Climate change is a major issue, especially in the Arctic as sea ice retreats. Now, scientists have found that polar bears are swimming more and more as sea ice retreats and they search for food.

In this latest study, the researchers took a look at the swimming behavior of polar bears. More specifically, they looked at how much polar bears were swimming and how that may have changed over time.

"Recent studies indicate that swimming may be energetically costly to polar bears," said Nicholas Pilfold, a postdoctoral fellow at San Diego Zoo Global who was involved in this latest study. "Given the continued trend of sea ice loss, we recognize that an increased frequency in the need to engage in this behavior may have serious implications for populations of polar bears living around the Arctic Basin."

In this latest study, the researchers examined satellite-linked telemetry-tracked populations of polar bears in the Beaufort Sea and Hudson Bay. The researchers found that there's increased swimming associated with reduced ice due to climate change. In fact, during 2012, when the Arctic sea ice hit a record low, a total of 69 percent of the tracked adult females in the Beaufort Sea area swam more than 31 miles at least once.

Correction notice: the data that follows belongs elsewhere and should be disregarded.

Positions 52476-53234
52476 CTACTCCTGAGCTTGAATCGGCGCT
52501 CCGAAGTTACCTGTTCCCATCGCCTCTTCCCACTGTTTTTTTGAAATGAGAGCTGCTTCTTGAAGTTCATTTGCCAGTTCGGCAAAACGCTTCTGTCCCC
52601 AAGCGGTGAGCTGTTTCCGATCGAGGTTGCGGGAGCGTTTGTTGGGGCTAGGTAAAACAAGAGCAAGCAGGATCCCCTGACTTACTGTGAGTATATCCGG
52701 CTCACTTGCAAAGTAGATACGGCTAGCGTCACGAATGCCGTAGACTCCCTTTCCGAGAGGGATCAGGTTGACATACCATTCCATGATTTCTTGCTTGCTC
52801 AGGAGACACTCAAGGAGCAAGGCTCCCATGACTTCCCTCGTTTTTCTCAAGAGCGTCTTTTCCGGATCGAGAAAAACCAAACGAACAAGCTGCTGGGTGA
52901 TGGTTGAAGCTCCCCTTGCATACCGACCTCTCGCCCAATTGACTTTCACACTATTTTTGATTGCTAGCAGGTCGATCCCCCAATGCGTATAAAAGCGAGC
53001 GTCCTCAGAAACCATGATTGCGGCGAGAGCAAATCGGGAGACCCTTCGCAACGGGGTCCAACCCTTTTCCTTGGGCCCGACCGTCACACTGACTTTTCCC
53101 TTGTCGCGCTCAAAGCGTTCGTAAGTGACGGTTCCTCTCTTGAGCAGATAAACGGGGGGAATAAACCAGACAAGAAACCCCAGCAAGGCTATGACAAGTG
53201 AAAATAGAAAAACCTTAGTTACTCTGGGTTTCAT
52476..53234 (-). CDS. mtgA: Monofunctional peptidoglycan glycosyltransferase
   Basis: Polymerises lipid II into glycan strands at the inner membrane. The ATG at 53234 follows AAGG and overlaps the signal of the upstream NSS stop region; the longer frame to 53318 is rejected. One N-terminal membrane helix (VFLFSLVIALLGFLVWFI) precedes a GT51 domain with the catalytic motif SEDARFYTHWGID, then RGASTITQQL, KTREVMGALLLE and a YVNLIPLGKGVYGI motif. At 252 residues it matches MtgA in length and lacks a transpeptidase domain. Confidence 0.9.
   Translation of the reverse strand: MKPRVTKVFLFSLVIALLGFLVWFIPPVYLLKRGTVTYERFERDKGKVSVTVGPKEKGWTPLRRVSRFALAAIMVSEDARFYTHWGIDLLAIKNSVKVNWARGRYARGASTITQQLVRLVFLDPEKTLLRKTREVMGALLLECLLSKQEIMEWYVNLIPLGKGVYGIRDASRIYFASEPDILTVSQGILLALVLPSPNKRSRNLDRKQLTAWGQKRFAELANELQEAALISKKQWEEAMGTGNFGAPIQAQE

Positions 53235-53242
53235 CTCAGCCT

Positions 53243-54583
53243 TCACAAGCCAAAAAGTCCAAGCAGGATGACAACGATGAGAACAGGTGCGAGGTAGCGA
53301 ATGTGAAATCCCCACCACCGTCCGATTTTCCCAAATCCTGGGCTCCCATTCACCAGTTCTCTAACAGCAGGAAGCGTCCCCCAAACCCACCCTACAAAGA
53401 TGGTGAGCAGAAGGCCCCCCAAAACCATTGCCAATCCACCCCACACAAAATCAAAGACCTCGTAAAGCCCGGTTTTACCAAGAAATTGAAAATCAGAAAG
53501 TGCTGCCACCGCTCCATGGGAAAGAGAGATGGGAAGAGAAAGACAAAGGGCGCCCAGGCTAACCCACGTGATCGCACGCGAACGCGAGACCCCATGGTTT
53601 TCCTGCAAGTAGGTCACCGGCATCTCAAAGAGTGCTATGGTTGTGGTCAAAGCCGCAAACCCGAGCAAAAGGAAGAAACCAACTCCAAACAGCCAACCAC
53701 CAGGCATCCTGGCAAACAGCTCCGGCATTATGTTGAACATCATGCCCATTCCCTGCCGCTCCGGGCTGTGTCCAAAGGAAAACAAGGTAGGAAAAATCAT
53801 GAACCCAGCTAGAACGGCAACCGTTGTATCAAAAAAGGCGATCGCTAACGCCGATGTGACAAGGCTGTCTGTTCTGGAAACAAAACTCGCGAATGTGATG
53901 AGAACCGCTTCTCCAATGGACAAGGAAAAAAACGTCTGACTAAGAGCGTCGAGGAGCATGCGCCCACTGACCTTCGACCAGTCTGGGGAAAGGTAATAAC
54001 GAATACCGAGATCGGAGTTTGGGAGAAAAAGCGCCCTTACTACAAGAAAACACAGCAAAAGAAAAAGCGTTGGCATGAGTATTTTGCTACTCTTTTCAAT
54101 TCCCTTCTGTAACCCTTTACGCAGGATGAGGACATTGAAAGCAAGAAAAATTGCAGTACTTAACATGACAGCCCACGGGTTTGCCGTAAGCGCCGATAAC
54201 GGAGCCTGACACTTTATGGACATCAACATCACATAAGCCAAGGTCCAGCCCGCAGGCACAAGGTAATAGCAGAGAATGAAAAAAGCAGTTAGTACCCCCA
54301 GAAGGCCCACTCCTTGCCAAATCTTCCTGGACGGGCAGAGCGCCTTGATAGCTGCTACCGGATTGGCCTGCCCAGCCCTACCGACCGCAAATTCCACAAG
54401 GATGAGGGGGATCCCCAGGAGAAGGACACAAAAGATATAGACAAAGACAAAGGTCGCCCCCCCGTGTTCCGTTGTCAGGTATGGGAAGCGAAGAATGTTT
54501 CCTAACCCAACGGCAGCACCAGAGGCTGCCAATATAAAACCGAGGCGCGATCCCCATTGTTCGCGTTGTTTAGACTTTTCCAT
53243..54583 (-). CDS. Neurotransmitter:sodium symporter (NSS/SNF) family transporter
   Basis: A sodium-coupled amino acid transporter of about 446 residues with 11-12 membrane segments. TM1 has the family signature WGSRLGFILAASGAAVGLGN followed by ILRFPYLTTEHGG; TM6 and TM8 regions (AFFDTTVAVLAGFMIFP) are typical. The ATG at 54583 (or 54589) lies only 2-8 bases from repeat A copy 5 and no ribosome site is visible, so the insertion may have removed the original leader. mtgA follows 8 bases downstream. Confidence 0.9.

The researchers also found that swims occurred more frequently in the Beaufort Sea than in Hudson Bay. In addition, females with young cubs swam less in order to avoid submerging young bears in cold waters. However, lone subadults swam as frequently as lone adults. In all, the longest recorded swim was from a subadult female that traveled over 249 miles over the course of nine days.

These results, in particular, highlight the fact that polar bears are swimming more often. This can be detrimental to their health, and can cause them to be less likely to survive as less and less sea ice is available each year.

"The pattern of long-distance swimming by polar bears in the Beaufort Sea shows the fingerprint of climate change," Pilfold said. "Swims are occurring more often, in association with sea ice melting faster and moving farther from shore in the summer."

The findings were published in the April 14 issue of the journal Ecography.